Meditation can be one of the most potent methods of service to one's self, community, the earth, and humanity. Intensified emotions and actions have long been associated with full moons. We've noticed that our meditations during full moons often appear to have an amplified impact, as well. The magnifying effects of full moons have been written of throughout history, marking auspicious occasions; in folklore, mythology, spiritual celebrations, and harvests.
Full Buck Moon
July is the month of the Full Buck Moon, as bucks begin to grow new antlers around this time of year. The most recent full moon is also known as the Thunder Moon because thunderstorms are so frequent during the month of July. It's also called the hay moon because it signals to farmers it is time to harvest the hay before the rains come.
Full moons have been associated with insomnia throughout time. Research shows that the pineal gland does more than regulate sleep cycles. Many believe that the iridescence of the moon is a powerful light source that not only suspends sleep, but can stimulate inspiration and divine connection. Artists, shamans, healers, and seeker all look to the moon for light, externally and internally.
What is a Full Moon?
"A full moon is a lunar phase that occurs when the moon is completely illuminated, when viewed from Earth. This is when the Moon is opposite the Earth from the Sun. This means that the (ecliptic) longitudes of the Sun and Moon differ by 180 degrees; the Moon is in opposition with the Sun. Lunar months, synodic months, average about 29.5 days."
Samantha is of Native American descent and has always felt a special connection with the moon. We find that, not only, our planting cycles follow the moon, but our ritual cycles. When the moon is high and bright in the sky, you can find our entire family enjoying this special luminous, illuminating time. We enjoy smudging each other, incense rituals, planting, watering, and grooming our green friends, spending time meditating in the moonlight, and watching Tesla twirl in the moonlight. Oh, but to see through a two year old's eyes on a full moon! Watching her be allowed and encouraged to appreciate the fullness of the moon, her decreased desire to sleep, and her increased desire to create excites me to no end.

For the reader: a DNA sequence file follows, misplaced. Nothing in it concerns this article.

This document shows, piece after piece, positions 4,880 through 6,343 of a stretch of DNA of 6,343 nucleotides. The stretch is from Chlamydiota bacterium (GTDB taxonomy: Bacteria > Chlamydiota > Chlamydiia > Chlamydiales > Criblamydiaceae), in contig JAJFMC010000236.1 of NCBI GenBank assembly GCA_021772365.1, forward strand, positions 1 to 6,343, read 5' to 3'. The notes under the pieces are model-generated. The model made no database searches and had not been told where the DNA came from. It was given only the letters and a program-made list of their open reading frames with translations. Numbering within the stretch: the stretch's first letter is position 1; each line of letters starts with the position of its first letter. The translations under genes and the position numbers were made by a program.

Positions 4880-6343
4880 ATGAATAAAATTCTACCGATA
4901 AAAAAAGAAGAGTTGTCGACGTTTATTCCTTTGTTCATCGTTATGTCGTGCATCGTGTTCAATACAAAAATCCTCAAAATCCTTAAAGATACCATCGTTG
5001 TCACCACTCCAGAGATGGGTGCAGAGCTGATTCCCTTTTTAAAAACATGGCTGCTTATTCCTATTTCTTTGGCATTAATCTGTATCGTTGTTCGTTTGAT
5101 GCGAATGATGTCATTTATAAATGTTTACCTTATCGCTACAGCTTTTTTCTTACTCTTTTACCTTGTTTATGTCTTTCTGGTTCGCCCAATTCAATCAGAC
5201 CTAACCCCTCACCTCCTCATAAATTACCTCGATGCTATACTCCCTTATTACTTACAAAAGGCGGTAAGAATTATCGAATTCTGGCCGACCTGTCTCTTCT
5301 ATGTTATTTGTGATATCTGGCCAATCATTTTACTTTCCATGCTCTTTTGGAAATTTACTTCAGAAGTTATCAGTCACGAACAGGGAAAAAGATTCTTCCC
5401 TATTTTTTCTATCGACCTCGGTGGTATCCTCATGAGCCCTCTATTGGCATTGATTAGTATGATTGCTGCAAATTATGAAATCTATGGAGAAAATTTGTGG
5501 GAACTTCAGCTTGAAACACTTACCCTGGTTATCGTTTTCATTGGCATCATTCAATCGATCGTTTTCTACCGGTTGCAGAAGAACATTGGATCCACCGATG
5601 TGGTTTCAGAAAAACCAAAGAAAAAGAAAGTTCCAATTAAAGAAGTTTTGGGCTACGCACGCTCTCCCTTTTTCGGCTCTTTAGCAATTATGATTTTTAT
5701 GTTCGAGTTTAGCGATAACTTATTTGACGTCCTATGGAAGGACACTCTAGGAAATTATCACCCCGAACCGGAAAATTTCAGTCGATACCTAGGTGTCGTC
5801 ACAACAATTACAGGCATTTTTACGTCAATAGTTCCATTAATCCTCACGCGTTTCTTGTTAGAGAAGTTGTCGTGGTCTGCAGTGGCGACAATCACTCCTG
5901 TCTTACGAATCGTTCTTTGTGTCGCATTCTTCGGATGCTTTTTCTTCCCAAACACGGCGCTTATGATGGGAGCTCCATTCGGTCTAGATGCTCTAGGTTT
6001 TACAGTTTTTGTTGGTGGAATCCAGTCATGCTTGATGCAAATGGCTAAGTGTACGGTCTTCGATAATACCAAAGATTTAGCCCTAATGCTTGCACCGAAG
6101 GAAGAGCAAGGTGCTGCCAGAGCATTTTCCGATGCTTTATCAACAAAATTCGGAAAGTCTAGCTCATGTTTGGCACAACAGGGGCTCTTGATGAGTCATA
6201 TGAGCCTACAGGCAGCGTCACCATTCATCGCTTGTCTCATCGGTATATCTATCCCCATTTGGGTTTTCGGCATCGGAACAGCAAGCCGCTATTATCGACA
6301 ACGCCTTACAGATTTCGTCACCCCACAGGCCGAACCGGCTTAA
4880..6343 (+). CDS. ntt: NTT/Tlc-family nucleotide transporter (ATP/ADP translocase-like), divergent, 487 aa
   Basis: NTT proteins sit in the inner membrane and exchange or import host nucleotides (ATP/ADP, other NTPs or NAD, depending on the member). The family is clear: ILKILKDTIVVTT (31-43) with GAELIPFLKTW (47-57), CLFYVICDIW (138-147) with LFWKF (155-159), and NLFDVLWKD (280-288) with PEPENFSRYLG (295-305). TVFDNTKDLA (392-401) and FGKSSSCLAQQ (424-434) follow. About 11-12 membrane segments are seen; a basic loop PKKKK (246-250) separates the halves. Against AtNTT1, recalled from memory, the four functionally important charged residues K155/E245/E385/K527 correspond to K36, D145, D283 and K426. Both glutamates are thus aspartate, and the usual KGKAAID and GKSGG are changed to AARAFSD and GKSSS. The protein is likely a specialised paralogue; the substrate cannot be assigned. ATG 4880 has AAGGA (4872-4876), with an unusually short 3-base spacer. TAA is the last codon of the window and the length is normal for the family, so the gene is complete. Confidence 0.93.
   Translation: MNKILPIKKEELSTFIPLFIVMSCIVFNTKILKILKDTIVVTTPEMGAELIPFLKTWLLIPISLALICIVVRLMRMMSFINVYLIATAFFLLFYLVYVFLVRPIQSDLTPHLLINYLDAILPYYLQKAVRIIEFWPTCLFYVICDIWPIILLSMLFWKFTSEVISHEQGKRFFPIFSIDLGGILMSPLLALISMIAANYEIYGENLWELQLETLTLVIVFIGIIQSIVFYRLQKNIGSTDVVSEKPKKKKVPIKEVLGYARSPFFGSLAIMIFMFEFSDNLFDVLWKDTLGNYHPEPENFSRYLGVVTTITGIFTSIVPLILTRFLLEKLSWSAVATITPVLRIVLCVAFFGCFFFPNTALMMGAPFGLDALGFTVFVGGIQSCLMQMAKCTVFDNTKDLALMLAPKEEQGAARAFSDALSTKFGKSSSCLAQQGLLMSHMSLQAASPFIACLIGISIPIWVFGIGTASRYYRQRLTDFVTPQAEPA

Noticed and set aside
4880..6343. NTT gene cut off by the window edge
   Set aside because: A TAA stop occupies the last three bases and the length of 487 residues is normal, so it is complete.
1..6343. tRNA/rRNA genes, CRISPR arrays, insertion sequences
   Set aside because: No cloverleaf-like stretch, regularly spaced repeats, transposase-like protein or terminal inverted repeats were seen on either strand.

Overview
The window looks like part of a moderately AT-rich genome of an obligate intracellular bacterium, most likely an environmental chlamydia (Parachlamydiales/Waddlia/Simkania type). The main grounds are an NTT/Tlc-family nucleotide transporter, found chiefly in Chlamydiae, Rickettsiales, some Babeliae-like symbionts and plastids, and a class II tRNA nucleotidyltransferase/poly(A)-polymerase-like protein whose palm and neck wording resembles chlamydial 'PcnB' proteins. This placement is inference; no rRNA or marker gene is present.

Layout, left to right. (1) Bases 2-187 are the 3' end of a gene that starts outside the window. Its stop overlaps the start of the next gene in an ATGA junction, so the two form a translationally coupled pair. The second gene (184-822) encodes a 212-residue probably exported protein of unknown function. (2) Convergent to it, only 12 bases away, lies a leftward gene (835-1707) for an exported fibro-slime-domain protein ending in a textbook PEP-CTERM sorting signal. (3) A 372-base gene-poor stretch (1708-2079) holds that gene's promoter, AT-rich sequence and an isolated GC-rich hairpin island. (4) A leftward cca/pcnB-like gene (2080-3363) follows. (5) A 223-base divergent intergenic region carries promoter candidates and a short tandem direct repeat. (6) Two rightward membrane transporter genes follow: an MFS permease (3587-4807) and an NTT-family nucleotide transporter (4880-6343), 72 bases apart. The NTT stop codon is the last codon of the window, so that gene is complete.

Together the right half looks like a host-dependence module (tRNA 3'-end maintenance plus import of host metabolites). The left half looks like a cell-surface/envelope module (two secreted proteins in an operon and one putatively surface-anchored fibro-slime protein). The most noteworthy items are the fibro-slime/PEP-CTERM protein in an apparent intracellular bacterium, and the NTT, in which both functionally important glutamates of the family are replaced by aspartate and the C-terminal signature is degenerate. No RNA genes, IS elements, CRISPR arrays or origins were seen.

We've attempted to allow her to follow her body's natural circadian rhythms since birth, including full moon inspirational
“but the fully-lighted orb of the moon indicates a free and unimpeded alignment between our planet and the sun, the solar center, the energy source for all life on Earth. At such times we can make a definite approach to God, the Creator, the center of life and intelligence.” ~Alice A. Bailey
Five Day Moon Cycles
As you might have recognized, the impacts of the full moon are usually considered to strongly impact five days. The two days preceding, the day of the full moon, and the two days following each full moon.
One line of thought is that the two days prior to the full moon, one should look to release the ego and remove thoughts of one's own issues/problems, whether they impact the mind, body or spirit.
The day of the full moon is a day for connecting the external to the internal and the internal to the external. Turning within can have a very powerful outward result.
The two days following the full moon are days of action and activity. These are days upon which creative ideas abound in the face of virtually all challenges.
* The Full Moon is when the moon is seen as a full circle of light. As the sun’s light aligns to create this bright mirror we may choose to think of the full moon as the sun’s child or companion as did the ancients so long ago. The pull of the power of the full moon can be readily felt a day or two on either side of the actual calendar time. The full moon period is historically associated with endings and the release of energy and the unveiling of mysteries as the light of the full moon increases.